Omega Fatty Acids: Maintaining a Healthy Balance

May 5, 2011

in Science

By Rob Schick, PhD

For those of you who eat the typical American diet, one of the healthiest things you can do is reduce your intake of Omega-6 fatty acids and increase the amount of Omega-3 fatty acids you consume. Doing so may be good for your heart, and there’s evidence that it’s good for your brain. Eating more Omega-3s helps stave off depression and tendencies toward violence , and consuming more Omega-3s during pregnancy will make your kid smarter. Let’s look at why this is the case, and discuss how you can make some positive changes.

Many people who are active in the Paleo or ancestral diet community recommend a reduction of polyunsaturated fats (PUFA). What’s a PUFA? It’s a fat with at least 2 double bonds in the chemical structure of the molecule. Mono-unsaturated fats, like olive oil, have only one double bond. Saturated fats, like butter and coconut oil, have no double bonds. What are examples of PUFAs? Many vegetable oils that are so prolific in the American diet: soybean oil, canola oil, corn oil, and safflower oil. Now this is striking for me, because if you’re nearing 40, like I am, you’ve always heard that saturated fats are bad for your heart, and that oils like canola oil are “heart healthy.”

So why are some people claiming they’re unhealthy? Well, within the structure of a PUFA you have Omega-3 fatty acids, Omega-6 fatty acids, and Omega-9 fatty acids, with the number referring to the position of the double bond. Omega-3s are found in products like fish oil and flax seed. Omega-6s are found in beef, poultry, pork, nuts, and vegetable oils made from seeds. Omega-3s you’ve no doubt heard are good for you, as people from cultures with more fish in their diets tend to be healthier. But why are Omega-6s potentially the bad guys? When your body processes these fatty acids, they break them down and trigger a signaling process that typically leads to inflammation.

Ah ha! So here’s the issue. Both Omega-3s and Omega-6s are pro-inflammatory, that is, they lead to inflammation in the body, but Omega-6s are much more inflammatory than Omega-3s. So the more Omega-6s you have in your body, the more inflamed you will tend to be.

A recent paper by Balsbag et al., noted that in the 20th century there was a 1,000-fold increase in the amount of soybean oil consumed by Americans. In 1909, they estimate per capita consumption of soybean oil at 0.009 kg/person/year, but in 1999 Americans consumed 11.64 kg/person/year. That’s 25 pounds of soybean oil per person each year, and the bulk of it is coming from processed food.

Because we’re eating so many more of these fats, the ratio of Omega-6 to Omega-3 is increasing: it was 5.4 in 1909 and 9.6 in 1999. In other words, typical Americans are triggering more inflammation in their bodies today than we were a century ago.

A diet-related goal, then, is to have the ratio of these fatty acids in a healthy balance. If you’re eating the typical American diet, you can do this by minimizing your intake of Omega-6 fats – namely any modern seed oils found in processed foods such as salad dressings, mayonnaise, chips, popcorn, and crackers.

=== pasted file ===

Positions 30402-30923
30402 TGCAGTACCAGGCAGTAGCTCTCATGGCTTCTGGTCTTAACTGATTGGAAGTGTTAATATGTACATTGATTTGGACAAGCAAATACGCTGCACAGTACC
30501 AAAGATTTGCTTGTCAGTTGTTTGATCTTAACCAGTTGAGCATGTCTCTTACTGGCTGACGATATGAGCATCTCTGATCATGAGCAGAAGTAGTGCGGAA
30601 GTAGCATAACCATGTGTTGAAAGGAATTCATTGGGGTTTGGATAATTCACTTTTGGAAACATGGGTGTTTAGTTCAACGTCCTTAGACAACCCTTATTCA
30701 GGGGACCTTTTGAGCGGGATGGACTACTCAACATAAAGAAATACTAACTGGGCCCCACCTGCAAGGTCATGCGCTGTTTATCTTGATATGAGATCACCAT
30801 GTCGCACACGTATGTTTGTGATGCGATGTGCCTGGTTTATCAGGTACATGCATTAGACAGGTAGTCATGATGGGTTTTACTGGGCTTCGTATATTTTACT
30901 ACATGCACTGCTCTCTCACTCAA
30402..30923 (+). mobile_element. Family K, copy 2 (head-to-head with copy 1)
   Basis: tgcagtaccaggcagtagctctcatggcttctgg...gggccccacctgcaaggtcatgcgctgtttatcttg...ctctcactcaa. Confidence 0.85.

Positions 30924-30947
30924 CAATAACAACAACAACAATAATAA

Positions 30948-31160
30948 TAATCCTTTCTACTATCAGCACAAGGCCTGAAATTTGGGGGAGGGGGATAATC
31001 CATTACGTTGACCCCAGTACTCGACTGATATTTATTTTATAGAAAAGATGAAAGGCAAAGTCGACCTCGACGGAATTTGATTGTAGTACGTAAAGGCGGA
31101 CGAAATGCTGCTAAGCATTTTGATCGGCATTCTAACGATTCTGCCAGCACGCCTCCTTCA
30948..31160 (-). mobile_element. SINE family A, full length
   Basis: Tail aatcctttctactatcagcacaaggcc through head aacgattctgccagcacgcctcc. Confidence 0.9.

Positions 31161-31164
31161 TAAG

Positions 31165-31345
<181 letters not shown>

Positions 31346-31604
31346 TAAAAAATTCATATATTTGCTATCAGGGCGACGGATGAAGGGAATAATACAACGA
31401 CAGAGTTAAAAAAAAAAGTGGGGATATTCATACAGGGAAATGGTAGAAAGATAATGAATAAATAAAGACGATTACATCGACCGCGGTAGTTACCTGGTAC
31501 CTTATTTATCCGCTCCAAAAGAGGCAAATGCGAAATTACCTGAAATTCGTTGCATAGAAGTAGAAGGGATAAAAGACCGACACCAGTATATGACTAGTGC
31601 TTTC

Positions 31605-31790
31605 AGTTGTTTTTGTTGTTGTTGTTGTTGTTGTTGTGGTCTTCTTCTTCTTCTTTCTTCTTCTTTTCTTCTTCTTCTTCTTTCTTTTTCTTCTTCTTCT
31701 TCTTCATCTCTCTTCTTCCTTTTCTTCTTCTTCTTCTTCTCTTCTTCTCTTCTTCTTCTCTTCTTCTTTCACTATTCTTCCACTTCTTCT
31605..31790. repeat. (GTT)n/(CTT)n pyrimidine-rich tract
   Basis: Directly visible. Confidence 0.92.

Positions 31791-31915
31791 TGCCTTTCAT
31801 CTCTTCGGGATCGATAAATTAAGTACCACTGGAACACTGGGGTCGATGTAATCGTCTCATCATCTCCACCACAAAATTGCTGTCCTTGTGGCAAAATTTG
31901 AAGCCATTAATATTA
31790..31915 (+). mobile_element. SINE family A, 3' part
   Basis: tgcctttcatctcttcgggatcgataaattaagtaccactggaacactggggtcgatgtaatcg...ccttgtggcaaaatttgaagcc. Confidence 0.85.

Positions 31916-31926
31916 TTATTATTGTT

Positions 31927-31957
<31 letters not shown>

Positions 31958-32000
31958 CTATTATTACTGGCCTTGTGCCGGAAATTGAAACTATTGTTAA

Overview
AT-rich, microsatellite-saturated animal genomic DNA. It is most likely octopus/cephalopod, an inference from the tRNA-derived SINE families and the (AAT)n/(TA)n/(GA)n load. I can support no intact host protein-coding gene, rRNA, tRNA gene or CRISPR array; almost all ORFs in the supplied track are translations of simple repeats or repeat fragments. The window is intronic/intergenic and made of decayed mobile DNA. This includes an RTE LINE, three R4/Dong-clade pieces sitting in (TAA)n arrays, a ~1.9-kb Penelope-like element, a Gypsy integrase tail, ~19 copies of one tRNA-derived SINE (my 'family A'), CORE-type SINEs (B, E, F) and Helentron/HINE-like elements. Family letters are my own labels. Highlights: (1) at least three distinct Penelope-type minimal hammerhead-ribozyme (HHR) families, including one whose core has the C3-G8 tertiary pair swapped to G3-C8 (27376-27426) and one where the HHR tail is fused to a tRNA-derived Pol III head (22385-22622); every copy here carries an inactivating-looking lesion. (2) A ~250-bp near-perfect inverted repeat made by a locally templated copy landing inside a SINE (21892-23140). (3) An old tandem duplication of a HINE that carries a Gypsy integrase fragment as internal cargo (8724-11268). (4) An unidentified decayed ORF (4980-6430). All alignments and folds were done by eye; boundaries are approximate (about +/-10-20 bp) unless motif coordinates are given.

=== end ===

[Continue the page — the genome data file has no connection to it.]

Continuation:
So what ratios should you be shooting for? Well it’s not clear that there’s an ideal number, but it is clear that a lower ratio of Omega-6s to Omega-3s is better. Consuming less of the Omega-6 fats does two important things: 1) it reduces your ratio, which is great, but 2) it allows for the Omega-3s to saturate your tissues more easily.

Omega-6s compete with Omega-3s in the signaling pathway by displacing the healthy Omega-3s from your tissue. So even if you eat more fish, that alone won’t necessarily lead to better overall health if you are still eating a lot of Omega-6s. Here’s a graphical snapshot of what this means to you health-wise. This graph (redrawn from Hibbeln et al., 2006) represents the relationship between Omega-3s in the diet and mortality in women from countries around the world:

Omega Fatty Acids Plot

What do you see? Women from countries that eat more fish, and fewer Omega-6 fats, tend to live longer, which in my book is a good thing. Hibbeln et al. (2006) use these data to present a predictive model of what you’d want to eat to get your tissues to look like those of someone from Japan, circled in blue on the lower right corner. The model factors intake of Omega-3s as well as background intake of Omega-6s. In the US, given our intake of linoleic acid (the predominant Omega-6 fat in our diet, representing 8.9% of calories consumed), you would need to eat around 3500 milligrams of Omega-3 fats. Remember the ratio, though. For someone who lives in Australia, where average linoleic acid intake is around 4.5%, they would only need to eat about 2 milligrams of Omega-3 fats. Someone in the Phillipines (0.8 % LA/day) would only need to eat 275 milligrams. The difference is huge, and the take home message is clear: restrict your intake of Omega-6 fatty acids as much as possible, and increase the amount of wild-caught fish and flax you are eating.

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